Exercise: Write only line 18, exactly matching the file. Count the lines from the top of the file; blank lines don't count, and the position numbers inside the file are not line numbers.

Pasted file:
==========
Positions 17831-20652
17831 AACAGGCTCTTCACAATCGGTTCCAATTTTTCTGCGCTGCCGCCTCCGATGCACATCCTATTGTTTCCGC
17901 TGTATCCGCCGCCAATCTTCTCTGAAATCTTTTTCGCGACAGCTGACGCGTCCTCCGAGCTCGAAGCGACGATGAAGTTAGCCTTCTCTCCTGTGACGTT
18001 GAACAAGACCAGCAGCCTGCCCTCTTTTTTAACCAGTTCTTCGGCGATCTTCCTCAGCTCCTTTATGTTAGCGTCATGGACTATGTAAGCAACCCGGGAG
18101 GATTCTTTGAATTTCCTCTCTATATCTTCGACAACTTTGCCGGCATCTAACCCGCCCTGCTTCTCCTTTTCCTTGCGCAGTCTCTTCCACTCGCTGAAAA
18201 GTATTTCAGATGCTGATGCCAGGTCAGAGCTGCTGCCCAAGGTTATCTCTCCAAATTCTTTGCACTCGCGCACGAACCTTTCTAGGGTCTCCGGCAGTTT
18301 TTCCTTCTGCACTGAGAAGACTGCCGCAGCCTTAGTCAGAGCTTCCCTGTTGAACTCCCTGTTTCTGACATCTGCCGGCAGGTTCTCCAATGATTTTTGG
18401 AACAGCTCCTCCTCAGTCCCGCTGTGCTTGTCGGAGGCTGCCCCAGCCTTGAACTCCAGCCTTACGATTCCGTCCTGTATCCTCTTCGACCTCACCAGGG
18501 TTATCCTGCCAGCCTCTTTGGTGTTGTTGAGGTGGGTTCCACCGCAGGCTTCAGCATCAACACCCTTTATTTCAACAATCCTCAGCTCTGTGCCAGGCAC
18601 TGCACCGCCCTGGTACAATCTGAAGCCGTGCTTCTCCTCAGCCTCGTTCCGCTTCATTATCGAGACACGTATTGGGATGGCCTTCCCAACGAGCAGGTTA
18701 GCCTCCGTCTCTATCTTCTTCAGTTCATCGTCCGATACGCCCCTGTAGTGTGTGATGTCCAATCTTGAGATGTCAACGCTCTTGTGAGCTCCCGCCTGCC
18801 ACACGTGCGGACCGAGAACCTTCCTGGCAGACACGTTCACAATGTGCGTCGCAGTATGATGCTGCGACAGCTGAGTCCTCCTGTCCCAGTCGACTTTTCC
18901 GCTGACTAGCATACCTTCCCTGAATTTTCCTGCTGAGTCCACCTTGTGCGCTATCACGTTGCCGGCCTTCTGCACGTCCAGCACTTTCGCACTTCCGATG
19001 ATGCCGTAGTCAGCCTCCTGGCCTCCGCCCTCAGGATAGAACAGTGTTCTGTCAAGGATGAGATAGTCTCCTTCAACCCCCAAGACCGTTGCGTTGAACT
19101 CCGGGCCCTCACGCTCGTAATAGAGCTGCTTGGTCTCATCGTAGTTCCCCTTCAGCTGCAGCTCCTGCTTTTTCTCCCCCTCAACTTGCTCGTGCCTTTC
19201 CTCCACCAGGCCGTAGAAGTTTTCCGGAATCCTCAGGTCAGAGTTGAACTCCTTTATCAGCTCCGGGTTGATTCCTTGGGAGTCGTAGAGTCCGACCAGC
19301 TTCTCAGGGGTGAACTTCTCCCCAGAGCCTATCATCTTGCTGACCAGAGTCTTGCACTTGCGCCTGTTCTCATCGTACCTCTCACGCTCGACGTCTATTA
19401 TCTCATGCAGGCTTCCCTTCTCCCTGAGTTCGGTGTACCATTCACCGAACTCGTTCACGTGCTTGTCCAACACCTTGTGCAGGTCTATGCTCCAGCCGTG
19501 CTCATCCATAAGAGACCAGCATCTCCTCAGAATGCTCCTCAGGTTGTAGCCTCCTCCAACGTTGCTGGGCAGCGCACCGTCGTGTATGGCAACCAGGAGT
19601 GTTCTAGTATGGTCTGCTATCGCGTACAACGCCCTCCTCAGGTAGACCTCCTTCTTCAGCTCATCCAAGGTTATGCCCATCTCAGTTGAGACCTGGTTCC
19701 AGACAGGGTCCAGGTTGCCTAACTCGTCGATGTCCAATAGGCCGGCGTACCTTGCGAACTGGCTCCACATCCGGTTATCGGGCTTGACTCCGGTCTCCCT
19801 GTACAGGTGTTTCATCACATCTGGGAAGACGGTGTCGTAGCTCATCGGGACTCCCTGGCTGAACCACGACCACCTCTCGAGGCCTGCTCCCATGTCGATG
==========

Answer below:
19401 TCTCATGCAGGCTTCCCTTCTCCCTGAGTTCGGTGTACCATTCACCGAACTCGTTCACGTGCTTGTCCAACACCTTGTGCAGGTCTATGCTCCAGCCGTG